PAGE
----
Google Analytics is limited to client-side tracking engagement on user browsers as a third-party tracking service. That said, users with specific privacy settings and/or Ad Blockers on their browser/device will be invisible to Google Analytics tracking. Due to the browser-based tracking limitation, the data from Google is not exact and is missing some visitors entirely (ranges from 5-20% of engagement on average depending on your user base). To combat this limitation, Google estimates certain key performance indicators such as active users using projections and industry trends that are not specific to your business. Lastly, third-party tracking services seldom provide robust and detailed information about engaged users over time preventing you from developing a clear picture of exactly who is engaging when.  

Google Analytics is a great tool for understanding general trends in site engagement and real-time site health statistics, but it does not give clear insight into who was doing what. This makes it useful for determining your website health and directional real-time analytics, but it is a supplemental tool, and building product manufacturers need more reliable data sources to serve as a source of truth for behavioral analytics and actionable performance reporting. 

Analytics for Building Product Manufacturers

CADdetails offers building product manufacturers detailed analytics to help understand how CADdetails and Design Hub users interact with building and landscape product content. CADdetails analytics capture the intent of architects and design professionals and provide unique insights into the design community.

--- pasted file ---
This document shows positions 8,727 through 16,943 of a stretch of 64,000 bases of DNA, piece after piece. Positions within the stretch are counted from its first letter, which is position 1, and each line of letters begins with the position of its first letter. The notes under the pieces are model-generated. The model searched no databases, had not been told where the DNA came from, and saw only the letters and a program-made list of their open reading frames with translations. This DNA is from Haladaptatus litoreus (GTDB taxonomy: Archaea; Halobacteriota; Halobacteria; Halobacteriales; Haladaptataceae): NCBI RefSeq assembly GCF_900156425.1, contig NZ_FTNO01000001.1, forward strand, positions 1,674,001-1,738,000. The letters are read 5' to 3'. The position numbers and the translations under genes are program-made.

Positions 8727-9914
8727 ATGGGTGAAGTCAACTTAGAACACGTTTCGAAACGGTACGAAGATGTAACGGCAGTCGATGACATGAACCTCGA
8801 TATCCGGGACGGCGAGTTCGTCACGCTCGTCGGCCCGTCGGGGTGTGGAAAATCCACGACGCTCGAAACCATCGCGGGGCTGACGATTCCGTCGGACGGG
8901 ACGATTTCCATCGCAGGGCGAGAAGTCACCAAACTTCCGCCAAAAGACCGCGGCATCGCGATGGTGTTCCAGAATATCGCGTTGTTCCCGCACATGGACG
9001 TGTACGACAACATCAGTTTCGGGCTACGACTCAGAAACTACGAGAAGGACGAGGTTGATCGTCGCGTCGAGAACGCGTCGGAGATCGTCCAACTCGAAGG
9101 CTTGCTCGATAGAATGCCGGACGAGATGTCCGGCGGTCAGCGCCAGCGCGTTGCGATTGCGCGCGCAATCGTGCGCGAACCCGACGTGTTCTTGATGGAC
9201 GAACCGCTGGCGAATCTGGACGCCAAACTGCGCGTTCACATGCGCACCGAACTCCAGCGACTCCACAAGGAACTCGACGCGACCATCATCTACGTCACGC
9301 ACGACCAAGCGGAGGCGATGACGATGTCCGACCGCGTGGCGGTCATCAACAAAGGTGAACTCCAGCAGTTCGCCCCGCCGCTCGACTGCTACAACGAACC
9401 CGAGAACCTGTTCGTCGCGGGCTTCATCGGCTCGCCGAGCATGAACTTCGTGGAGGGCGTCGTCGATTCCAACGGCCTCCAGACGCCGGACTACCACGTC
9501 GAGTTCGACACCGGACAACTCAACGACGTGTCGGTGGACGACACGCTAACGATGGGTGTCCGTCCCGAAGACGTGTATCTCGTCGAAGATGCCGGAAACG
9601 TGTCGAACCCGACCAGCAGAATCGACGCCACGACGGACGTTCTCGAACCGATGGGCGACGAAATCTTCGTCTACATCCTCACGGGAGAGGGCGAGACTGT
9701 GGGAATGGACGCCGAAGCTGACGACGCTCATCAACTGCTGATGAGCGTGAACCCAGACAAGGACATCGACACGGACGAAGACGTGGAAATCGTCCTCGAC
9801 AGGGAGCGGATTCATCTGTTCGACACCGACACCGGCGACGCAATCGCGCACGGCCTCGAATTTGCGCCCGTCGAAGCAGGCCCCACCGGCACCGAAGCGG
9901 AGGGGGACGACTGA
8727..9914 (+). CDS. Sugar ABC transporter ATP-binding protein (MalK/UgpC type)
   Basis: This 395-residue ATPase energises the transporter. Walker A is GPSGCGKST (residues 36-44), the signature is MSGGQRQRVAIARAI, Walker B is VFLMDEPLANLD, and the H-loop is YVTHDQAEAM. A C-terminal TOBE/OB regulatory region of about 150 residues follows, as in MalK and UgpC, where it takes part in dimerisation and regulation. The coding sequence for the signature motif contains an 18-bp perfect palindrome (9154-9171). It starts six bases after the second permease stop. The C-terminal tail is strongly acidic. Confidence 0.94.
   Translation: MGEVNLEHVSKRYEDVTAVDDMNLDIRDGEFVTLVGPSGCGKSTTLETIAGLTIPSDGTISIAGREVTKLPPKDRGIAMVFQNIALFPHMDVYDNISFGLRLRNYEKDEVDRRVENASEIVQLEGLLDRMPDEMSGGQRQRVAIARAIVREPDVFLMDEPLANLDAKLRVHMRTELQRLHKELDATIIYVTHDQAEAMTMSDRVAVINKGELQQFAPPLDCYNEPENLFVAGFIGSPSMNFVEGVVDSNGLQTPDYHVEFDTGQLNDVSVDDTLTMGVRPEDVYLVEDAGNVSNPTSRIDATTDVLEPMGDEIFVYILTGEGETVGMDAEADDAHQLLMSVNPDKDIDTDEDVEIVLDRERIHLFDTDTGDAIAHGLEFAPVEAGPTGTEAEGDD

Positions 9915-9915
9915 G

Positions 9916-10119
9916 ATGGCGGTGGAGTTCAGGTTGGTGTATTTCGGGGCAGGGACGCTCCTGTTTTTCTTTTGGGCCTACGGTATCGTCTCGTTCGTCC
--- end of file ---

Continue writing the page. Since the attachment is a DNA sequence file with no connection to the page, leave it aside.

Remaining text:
CADdetails tracking captures more detailed information than your standard third-party tracking service, like GA4, because it relies on both browser and server-based (aka server-side) tracking. In contrast, to Google Analytics, the addition of server-side tracking means that all users who engage with the website are accurately tracked. As a dedicated analytics resource to building product manufacturers, CADdetails has robust bot mitigation, data validation, and quality assurance strategies leveraged against our tracked engagement providing a more accurate representation of the data than Google Analytics.  We are dedicated to continuously improving our approach to data hygiene to ensuring it reflects industry best practices and produces high-quality results.  

CADdetails tracks a wider variety of engagement events. Our system not only tracks when users are active but also what they're doing when they're active with more detail than what you see in Google Analytics. The entire user journey can be tracked on CADdetails including what pages users travel to, what they search, what content they click on, and what content they download. 

Are you a building product manufacturer interested in gaining insight into how the design community interacts with your product information and design files while also gaining exposure to over 680,000 design professionals seeking product information? Book a call with CADdetails to learn how our analytics program can help! 

Cover image by Justin Morgan on Unsplash